"It's very sturdy; I would feel comfortable traveling with this. It isn't a delicate pan and feels like it'll last for a while. The pan's size is on the larger size and it's a heavier pan, so this made it a bit clunky to handwash, but overall it was not terrible." — Kelsey Graham, Product Tester
Price at time of publish: $50
Size: 10.6 pounds, 19.5 x 10 inches | Material: Cast iron | Oven-Safe? Up to 550 degrees F | Induction-Safe? Yes | Dishwasher-Safe? No
Best Cast Iron
Staub Enameled Cast Iron Folding Grill, Square
What We Love: Specially seasoned surface requires no reseasoning, great heat distribution and retention, easy storage
What We Don't Love: Single handle can be unwieldy
This grill pan offers a nice, big cooking surface but has a handle that folds flat, saving storage space. It’s also truly cast iron but compatible with any cooktop because of the enameled exterior. (Note that the manufacturer recommends not using it on a glass cooktop.) Unlike other cast iron pans, this one does not require additional seasoning due to its enamel coating.
There’s also a special finish on the cooking surface that stops short of nonstick. While testing, Kelsey noted that the salmon filet stuck a bit to the pan and left some food residue behind, but overall this pan cooked the food evenly and produced light grill marks.
The pan features a silicon cover on its handle that makes it safe to grab and use when cooking without burning your hand. While the handle design is stable, remember that nearly 6 pounds of pan plus food weight are a lot to balance in one hand, so be sure you know how to grab the tab handle on the other side for stability.
"The itself is very sturdy, and the handle folds in on the pan for easy storing. The handle is on well, but still, due to design, it made me nervous that it could break eventually. Overall a good pan, and food stuck to it less than the Lodge Double Dutch Oven." — Kelsey Graham, Product Tester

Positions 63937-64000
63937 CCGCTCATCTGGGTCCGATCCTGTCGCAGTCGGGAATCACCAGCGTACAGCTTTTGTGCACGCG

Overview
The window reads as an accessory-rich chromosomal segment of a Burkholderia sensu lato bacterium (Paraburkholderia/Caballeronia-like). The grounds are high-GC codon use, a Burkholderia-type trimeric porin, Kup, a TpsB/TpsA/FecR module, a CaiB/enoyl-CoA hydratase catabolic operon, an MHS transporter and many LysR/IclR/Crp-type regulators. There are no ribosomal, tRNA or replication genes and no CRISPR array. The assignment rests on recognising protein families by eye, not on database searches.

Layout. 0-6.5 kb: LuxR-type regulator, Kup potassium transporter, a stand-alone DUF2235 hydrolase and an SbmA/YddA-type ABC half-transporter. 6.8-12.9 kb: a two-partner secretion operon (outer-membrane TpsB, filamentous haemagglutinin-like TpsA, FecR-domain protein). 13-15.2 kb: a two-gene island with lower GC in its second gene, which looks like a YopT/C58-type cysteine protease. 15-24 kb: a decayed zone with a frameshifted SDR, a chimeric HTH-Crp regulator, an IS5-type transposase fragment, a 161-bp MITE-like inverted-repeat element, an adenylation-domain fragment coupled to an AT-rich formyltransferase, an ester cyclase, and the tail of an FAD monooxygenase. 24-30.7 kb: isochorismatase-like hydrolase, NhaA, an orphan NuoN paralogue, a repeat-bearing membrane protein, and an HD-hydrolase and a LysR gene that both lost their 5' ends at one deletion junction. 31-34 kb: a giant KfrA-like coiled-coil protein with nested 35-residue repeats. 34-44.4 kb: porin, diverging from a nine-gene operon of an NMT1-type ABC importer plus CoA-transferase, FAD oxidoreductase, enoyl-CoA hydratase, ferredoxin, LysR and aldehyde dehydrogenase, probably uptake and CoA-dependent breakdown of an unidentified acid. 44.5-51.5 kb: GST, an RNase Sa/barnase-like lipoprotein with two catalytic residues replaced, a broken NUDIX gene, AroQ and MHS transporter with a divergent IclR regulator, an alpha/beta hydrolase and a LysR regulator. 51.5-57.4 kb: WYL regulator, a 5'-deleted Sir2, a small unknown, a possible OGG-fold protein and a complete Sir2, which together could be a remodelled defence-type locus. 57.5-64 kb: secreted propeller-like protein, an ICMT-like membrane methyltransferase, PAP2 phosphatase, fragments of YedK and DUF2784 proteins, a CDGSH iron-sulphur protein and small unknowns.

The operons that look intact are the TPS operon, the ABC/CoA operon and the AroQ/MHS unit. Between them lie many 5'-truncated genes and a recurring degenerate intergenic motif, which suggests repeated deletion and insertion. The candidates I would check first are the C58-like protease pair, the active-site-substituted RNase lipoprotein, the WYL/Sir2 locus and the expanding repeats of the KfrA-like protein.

Price at time of publish: $132
Size: 5.8 pounds, 14.75 x 9.25 inches | Material: Enameled cast iron, silicone, and stainless steel handle | Oven-Safe? Up to 400 degrees F (500 without handle) | Induction-Safe? Yes | Dishwasher-Safe? Yes
Related: The Best Cast Iron Skillets
Calphalon Contemporary Nonstick 11-Inch Square Grill Pan
What We Love: Lightweight but heavy-duty, handle doesn't get hot, heats quickly and evenly
What We Don't Love: There were water spots after running through the dishwasher
This grill pan is genuinely nonstick and offers lots of stovetop space, though it's not induction-safe. When cooking salmon and chicken, Kelsey was amazed that there was no issue with food sticking or leaving residue behind.
It's also significantly lighter than most grill pans, which may be the biggest saving grace for cooks who don't want to wrangle a heavy pan. It's important to note that it heats up quickly because of the thinner construction. Kelsey noticed it tended to cook the outside of the food much more quickly than the inside, so it's important to stand by the grill when cooking to make sure it's fully cooked and not burning. You'll also want to be careful using this on higher heat settings due to the potential for hot spots. Kelsey thinks this pan also works great if you're short on time and need to grill up a meal in minutes.
This pan is dishwasher-safe, but the manufacturer recommends doing so sparingly. After running it through the dishwasher, Kelsey did notice water spots dried on the pan, so she recommends always handwashing it to keep the pan in the best shape possible.
"Food cooked more quickly than other pans, especially on the outside, which made it important [for me] to pay attention because the inside wasn't always done. The handle doesn't get too warm while cooking, which is nice [because it] makes it usable when cooking." — Kelsey Graham, Product Tester
Price at time of publish: $58
Size: 2.6 pounds, 19.8 x 11.1 inches | Material: Heavy-gauge, hard-anodized aluminum | Oven-Safe? Up to 450 degrees F | Induction-Safe? No | Dishwasher-Safe? Yes, but we recommend handwashing
GreenPan Premiere Stainless Steel Ceramic Nonstick Outdoor/Indoor Square Grill Pan, 11-Inch
What We Love: Lightweight but sturdy, beautiful diamond-infused coating, sturdy and reliable
What We Don't Love: Handles can get hot
Ceramic coatings are next-level nonstick and are currently considered less likely to release potentially harmful fumes than some earlier coatings. This one by GreenPan is PFOA-free, according to the company and Williams Sonoma. It's made with a diamond ceramic nonstick finish that makes it dazzle and shine and can be used as an attractive serving tray option.